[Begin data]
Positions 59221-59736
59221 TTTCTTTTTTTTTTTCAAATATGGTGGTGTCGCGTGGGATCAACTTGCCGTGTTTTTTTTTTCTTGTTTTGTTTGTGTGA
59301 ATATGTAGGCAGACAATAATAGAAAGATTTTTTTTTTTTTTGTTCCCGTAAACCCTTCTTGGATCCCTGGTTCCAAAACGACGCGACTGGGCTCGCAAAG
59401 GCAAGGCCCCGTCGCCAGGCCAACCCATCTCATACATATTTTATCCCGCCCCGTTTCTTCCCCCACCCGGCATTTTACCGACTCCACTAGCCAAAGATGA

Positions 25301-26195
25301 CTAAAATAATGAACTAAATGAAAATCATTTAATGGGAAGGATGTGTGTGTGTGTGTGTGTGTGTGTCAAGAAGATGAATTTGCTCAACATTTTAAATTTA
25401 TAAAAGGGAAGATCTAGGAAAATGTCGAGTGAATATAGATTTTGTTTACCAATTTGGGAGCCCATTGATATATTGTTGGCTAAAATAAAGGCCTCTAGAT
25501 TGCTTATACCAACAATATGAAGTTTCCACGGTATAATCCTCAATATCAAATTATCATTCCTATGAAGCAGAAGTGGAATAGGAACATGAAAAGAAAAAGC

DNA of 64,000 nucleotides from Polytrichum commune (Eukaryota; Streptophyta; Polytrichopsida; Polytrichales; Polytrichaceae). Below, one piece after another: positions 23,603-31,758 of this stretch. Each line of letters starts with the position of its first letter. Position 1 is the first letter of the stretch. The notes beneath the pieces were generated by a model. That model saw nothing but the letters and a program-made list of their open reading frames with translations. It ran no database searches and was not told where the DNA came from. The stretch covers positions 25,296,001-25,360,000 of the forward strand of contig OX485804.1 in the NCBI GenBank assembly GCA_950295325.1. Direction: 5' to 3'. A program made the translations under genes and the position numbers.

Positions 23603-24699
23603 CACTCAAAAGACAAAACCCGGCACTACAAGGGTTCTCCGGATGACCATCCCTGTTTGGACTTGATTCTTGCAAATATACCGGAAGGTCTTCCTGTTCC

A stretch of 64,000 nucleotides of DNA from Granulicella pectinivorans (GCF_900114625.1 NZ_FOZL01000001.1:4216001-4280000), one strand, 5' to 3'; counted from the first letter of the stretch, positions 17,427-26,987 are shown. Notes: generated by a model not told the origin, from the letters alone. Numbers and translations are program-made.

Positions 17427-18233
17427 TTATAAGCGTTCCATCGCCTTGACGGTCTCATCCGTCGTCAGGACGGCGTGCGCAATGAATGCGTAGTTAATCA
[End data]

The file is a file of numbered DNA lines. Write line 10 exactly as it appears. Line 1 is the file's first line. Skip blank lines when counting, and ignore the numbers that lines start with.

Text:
Positions 23603-24699